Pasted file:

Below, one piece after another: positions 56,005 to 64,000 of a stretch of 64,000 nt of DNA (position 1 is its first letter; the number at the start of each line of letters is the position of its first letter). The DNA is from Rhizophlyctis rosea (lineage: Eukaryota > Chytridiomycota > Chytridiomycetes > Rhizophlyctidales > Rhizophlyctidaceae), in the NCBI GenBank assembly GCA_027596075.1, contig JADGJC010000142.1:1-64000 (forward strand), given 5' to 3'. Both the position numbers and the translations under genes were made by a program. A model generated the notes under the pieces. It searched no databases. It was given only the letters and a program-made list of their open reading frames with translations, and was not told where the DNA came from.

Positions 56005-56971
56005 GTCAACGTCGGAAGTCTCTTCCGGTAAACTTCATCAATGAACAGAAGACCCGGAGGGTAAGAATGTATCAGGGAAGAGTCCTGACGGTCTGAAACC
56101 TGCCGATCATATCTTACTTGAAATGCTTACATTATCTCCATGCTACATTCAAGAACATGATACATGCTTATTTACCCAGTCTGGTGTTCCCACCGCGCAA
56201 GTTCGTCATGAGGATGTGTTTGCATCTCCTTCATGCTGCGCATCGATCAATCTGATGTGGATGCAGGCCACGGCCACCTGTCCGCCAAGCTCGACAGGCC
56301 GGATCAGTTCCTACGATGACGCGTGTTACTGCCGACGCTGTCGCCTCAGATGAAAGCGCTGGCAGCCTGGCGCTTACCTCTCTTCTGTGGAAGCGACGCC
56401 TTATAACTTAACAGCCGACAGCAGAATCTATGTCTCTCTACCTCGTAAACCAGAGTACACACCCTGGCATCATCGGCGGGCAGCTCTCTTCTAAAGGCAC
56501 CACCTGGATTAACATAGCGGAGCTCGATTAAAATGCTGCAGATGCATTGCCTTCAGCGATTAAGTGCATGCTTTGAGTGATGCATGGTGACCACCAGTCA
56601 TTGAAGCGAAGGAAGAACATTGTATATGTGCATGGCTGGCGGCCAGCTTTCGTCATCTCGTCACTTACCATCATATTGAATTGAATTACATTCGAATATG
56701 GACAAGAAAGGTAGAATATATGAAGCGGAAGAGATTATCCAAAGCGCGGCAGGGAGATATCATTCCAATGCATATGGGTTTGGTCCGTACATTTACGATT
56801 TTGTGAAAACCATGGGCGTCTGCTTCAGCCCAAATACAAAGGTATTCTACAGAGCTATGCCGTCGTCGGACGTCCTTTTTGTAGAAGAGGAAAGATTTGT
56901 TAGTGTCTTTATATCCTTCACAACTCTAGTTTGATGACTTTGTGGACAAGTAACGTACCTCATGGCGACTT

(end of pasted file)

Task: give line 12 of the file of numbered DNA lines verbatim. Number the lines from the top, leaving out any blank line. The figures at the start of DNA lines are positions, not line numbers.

56901 TAGTGTCTTTATATCCTTCACAACTCTAGTTTGATGACTTTGTGGACAAGTAACGTACCTCATGGCGACTT